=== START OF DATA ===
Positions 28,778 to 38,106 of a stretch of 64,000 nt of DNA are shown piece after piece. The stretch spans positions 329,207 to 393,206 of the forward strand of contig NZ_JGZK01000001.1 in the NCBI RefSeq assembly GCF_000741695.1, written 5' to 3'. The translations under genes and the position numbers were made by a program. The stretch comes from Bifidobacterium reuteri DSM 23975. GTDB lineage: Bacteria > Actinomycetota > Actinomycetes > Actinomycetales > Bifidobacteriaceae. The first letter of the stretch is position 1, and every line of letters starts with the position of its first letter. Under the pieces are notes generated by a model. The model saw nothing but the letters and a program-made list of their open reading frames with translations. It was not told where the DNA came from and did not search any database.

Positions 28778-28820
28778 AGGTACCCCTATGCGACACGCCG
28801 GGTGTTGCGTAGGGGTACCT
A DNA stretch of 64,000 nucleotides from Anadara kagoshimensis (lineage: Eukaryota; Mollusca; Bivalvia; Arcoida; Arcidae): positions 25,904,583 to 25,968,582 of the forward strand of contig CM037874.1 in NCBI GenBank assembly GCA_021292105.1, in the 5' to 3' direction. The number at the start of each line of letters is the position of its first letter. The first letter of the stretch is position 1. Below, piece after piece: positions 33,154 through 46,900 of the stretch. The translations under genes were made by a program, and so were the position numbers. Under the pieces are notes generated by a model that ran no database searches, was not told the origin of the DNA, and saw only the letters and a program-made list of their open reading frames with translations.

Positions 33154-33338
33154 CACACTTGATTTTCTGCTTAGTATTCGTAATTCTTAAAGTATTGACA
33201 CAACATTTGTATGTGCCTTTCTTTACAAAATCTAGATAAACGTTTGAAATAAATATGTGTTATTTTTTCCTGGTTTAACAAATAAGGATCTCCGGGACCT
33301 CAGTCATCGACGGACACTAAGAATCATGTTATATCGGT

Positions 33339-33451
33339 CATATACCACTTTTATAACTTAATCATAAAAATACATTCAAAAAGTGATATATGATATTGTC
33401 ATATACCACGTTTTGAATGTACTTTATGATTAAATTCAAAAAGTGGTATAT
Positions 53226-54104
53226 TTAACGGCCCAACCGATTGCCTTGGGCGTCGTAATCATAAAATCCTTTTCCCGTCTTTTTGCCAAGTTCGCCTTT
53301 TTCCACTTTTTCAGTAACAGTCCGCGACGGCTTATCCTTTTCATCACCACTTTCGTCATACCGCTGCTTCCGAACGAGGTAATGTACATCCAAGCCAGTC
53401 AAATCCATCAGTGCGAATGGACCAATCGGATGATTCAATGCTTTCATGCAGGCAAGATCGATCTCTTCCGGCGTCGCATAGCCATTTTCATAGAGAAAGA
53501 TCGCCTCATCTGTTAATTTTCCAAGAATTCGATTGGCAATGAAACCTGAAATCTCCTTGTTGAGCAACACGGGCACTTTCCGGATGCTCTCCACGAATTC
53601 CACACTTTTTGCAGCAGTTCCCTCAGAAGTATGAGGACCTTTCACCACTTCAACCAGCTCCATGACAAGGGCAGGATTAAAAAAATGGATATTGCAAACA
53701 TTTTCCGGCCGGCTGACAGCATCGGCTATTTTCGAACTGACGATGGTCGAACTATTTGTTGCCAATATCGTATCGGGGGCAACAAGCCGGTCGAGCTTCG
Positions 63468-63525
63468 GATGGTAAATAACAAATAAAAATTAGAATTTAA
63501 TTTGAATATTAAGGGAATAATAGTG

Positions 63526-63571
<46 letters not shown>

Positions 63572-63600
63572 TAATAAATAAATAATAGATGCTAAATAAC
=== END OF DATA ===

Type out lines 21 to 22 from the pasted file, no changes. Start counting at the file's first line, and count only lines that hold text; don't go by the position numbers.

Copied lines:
63468 GATGGTAAATAACAAATAAAAATTAGAATTTAA
63501 TTTGAATATTAAGGGAATAATAGTG